The New Mexico Legislature left town without acting on a constitutional amendment to legalize gay marriage, so Santa Fe Mayor David Coss and a city council member are encouraging county clerks to issue marriage licenses to same-sex couples anyway. And they insist it is legal to do so.
Coss and Councilor Patti Bushee say they will introduce a resolution March 27 "recognizing" that same-sex marriage is legal in New Mexico.
In a news release, they cited recent polls showing support for same-sex marriage among Americans is at an all-time high.
"Santa Fe is a city of respect, acceptance, and diversity that embraces all of our residents," Coss said. "I sponsored this resolution because all loving, committed couples should have the right to marry regardless of their sexual orientation."
Bushee, who is a lesbian, called it a civil rights issue.
"It is disheartening to me – to be creating laws for my community for 19 years and not be treated equally in the eyes of New Mexico law," she said in a statement. "We are the last group allowed to be legally discriminated against."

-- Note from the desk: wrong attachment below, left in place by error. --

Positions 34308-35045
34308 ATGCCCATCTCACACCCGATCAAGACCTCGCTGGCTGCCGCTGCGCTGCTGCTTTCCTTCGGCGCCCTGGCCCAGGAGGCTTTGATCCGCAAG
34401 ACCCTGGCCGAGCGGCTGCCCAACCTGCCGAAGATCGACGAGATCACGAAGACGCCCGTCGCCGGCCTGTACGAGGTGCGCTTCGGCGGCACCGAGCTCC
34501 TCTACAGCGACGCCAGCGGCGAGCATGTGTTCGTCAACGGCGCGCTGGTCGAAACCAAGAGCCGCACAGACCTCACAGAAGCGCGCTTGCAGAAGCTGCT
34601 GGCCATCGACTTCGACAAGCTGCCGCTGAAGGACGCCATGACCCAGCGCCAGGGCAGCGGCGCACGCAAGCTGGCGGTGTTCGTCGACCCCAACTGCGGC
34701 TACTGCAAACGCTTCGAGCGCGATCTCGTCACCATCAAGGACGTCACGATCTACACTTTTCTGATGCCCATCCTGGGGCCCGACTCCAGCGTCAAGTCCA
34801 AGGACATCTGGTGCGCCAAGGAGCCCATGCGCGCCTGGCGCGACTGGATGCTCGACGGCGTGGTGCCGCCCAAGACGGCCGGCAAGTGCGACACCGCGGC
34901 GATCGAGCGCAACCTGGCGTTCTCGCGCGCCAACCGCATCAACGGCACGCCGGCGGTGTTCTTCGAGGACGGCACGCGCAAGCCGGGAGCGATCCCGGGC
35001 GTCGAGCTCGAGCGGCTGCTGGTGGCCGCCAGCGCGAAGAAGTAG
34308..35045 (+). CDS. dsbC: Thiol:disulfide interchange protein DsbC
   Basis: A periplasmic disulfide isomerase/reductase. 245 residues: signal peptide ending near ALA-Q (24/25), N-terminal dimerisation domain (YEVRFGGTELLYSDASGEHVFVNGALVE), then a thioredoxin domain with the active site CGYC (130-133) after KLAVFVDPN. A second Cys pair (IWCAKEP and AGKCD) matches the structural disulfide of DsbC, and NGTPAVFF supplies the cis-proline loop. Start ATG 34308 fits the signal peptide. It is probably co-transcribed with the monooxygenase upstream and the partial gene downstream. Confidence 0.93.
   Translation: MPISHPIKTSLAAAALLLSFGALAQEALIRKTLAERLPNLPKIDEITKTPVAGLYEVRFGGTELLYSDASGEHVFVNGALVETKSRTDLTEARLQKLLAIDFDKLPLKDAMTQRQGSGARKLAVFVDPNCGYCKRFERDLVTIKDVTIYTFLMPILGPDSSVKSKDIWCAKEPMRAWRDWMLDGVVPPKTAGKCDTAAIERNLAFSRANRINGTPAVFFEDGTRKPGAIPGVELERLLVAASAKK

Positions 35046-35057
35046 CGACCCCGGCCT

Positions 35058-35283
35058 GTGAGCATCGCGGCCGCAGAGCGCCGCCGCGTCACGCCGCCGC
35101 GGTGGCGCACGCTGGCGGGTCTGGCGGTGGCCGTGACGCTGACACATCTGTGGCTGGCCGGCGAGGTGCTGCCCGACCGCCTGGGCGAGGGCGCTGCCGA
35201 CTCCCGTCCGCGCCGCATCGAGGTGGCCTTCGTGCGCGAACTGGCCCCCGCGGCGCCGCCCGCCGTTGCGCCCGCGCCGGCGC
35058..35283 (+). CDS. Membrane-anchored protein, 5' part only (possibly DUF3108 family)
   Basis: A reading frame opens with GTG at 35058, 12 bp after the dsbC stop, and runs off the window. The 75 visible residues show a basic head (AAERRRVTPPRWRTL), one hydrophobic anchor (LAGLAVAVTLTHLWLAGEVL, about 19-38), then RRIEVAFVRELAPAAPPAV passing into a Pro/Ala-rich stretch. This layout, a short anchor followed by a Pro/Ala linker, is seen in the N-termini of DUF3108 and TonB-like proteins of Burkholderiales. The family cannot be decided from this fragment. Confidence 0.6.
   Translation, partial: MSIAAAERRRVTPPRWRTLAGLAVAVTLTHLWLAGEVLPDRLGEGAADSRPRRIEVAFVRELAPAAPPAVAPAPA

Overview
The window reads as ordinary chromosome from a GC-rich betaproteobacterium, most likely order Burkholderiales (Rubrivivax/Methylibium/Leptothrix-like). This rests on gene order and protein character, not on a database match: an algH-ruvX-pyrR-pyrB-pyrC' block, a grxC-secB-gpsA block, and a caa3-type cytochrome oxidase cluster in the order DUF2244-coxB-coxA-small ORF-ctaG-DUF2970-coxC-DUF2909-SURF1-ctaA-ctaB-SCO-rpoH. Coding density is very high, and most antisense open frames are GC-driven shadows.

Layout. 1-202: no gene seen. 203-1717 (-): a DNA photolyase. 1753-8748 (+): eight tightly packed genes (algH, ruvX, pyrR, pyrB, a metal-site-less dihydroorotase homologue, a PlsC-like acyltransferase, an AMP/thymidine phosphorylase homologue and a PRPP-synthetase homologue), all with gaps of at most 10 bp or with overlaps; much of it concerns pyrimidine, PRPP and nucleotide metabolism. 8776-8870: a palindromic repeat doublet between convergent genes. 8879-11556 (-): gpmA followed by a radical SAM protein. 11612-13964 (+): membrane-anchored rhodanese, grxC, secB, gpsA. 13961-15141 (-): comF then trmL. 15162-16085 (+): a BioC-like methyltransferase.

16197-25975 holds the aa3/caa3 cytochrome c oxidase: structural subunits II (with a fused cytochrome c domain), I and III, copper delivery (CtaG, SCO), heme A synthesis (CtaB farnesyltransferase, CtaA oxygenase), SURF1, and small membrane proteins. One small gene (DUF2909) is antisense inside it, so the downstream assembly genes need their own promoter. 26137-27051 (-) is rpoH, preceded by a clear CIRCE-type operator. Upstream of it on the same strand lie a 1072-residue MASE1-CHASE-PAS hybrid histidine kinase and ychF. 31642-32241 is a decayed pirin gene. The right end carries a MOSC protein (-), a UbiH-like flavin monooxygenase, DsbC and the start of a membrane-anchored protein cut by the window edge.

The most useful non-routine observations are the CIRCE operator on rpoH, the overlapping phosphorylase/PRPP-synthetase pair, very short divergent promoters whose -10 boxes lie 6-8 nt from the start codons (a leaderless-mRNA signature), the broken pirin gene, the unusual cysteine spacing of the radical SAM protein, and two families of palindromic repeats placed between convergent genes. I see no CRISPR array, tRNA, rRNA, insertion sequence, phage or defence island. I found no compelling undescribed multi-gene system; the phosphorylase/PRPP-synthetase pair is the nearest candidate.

Bushee and Coss also released a memo from City Attorney Geno Zamara, who said same-sex marriage is legal because state law defining marriage is gender-neutral and lacks any prohibition on same-sex marriage.
Zamora said the state already recognizes same-sex marriages from other states and the New Mexico Constitution requires equal treatment on the basis of sex.
Phil Sisneros, a spokesman for Attorney General Gary King, said his office has not weighed in on the specific question of whether same sex-marriage is legal, and "to my knowledge, there has not been a formal request for an AG's Opinion."
But ACLU of New Mexico executive director Peter Simonson affirmed the mayor and councilor's position: Committed, loving same-sex couples deserve the same dignity and respect as opposite-sex couples, and this truth is already reflected in our current state laws. We believe that the current New Mexico State Constitution and the state marriage statute provide same-sex couples the same marriage rights as opposite-sex couples. However, the right of all New Mexicans to marry should be clear and explicit. The courts will need to provide some definitive guidance on this matter."
Santa Fe County Clerk Geraldine Salazar did not immediately respond to a phone call seeking comment on whether her office would issue marriage licenses to same-sex couples.